Elzbieta Klujszo, MD Head of Department of Dermatology, Wojewodzki Szpital Zespolony, Kielce

Disclosure: Nothing to disclose.

Specialty Editor Board

Francisco Talavera, PharmD, PhD Adjunct Assistant Professor, University of Nebraska Medical Center College of Pharmacy; Editor-in-Chief, Medscape Drug Reference

Disclosure: Received salary from Medscape for employment. for: Medscape.

Ronald A Sacher, MB, BCh, FRCPC, DTM&H Professor, Internal Medicine and Pathology, Director, Hoxworth Blood Center, University of Cincinnati Academic Health Center

Ronald A Sacher, MB, BCh, FRCPC, DTM&H is a member of the following medical societies: American Association for the Advancement of Science, American Association of Blood Banks, American Society for Clinical Pathology, American Society of Hematology, College of American Pathologists, International Society on Thrombosis and Haemostasis, Royal College of Physicians and Surgeons of Canada, American Clinical and Climatological Association, International Society of Blood Transfusion

Disclosure: Serve(d) as a speaker or a member of a speakers bureau for: GSK Pharmaceuticals,Alexion,Johnson & Johnson Talecris,,Grifols<br/>Received honoraria from all the above companies for speaking and teaching.

Chief Editor

Perumal Thiagarajan, MD Professor, Department of Pathology and Medicine, Baylor College of Medicine; Director, Transfusion Medicine and Hematology Laboratory, Michael E DeBakey Veterans Affairs Medical Center

Perumal Thiagarajan, MD is a member of the following medical societies: American College of Physicians, American Society for Clinical Investigation, Association of American Physicians, American Society for Biochemistry and Molecular Biology, American Heart Association, American Society of Hematology, Royal College of Physicians

Disclosure: Nothing to disclose.

Additional Contributors

Paul Schick, MD Emeritus Professor, Department of Internal Medicine, Jefferson Medical College of Thomas Jefferson University; Research Professor, Department of Internal Medicine, Drexel University College of Medicine; Adjunct Professor of Medicine, Lankenau Hospital

Paul Schick, MD is a member of the following medical societies: American College of Physicians, American Society of Hematology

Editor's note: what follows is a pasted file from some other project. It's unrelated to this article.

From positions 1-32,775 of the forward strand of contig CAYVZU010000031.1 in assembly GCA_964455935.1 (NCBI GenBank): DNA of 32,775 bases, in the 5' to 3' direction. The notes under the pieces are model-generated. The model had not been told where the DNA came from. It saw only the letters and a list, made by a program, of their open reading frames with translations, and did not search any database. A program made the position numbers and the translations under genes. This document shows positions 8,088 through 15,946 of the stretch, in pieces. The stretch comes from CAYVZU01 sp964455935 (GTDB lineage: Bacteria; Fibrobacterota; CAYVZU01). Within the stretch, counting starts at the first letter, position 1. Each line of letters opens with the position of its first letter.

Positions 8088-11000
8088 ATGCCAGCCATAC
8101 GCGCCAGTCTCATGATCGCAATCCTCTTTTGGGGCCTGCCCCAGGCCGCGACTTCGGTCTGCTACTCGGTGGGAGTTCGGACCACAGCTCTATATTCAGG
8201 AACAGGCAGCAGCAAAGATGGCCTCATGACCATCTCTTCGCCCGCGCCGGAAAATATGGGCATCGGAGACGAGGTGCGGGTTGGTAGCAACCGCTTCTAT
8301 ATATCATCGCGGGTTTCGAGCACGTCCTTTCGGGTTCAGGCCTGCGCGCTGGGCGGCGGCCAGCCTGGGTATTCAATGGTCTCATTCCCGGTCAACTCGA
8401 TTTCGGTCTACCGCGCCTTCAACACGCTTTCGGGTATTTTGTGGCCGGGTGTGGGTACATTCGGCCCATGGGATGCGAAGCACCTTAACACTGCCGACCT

Disclosure: Nothing to disclose.

Acknowledgements

Rajalaxmi McKenna, MD, FACP Southwest Medical Consultants, SC, Department of Medicine, Good Samaritan Hospital, Advocate Health Systems

Rajalaxmi McKenna, MD, FACP is a member of the following medical societies: American Society of Clinical Oncology, American Society of Hematology, and International Society on Thrombosis and Haemostasis

Disclosure: Nothing to disclose.

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Coagulation reactions leading to thrombin generation and activation of factor XIII.
Final steps in clot formation (from article: Factor XIII).
Activation of factor XIII and generation of insoluble cross-linked fibrin. Adapted from Lorand L. Ann N Y Acad Sci. 2001;936:291-311.
Postulated interaction between factor XIII and thrombin-activatable fibrinolytic inhibitor.
Cell surfaced–directed hemostasis. Initially, a small amount of thrombin is generated on the surface of the tissue factor–bearing (TF-bearing) cell. Following amplification, the second burst generates a larger amount of thrombin, leading to fibrin (clot) formation (from article: Factor XIII). Adapted from Hoffman and Monroe. Thromb Haemost. 2001;85(6):958-65.
Gene, messenger RNA, and protein for subunit A of factor XIII. Adapted from Reitsma PH. In: Hemostasis and Thrombosis: Basic Principles and Clinical Practice. Lippincott Williams & Wilkins; 2001:59-87 and from Roberts HR, Monroe DM III, Hoffman M. In: Williams Hematology. McGraw-Hill Professional; 2001:1409-34.
Table. Some Features of the A and B Chains of Factor XIII
Properties A Chain B Chain
Plasma FXIII Has 2 A chains Has 2 B chains
Plasma level Approximately 15 mg/mL Approximately 21 mg/mL
Chains are free in plasma No. All bound to B chain and present as an A2 B2 tetramer Yes. Excess B chain present in plasma as a B2 dimer
Chain contains the catalytic site Yes No
Chain is the carrier protein No Yes
Chain acts as a brake on FXIII activation No Yes
Cellular FXIII Has 2 A chains (A2 dimer) Has no B chains
Mutations can lead to decreased FXIII activity Yes Yes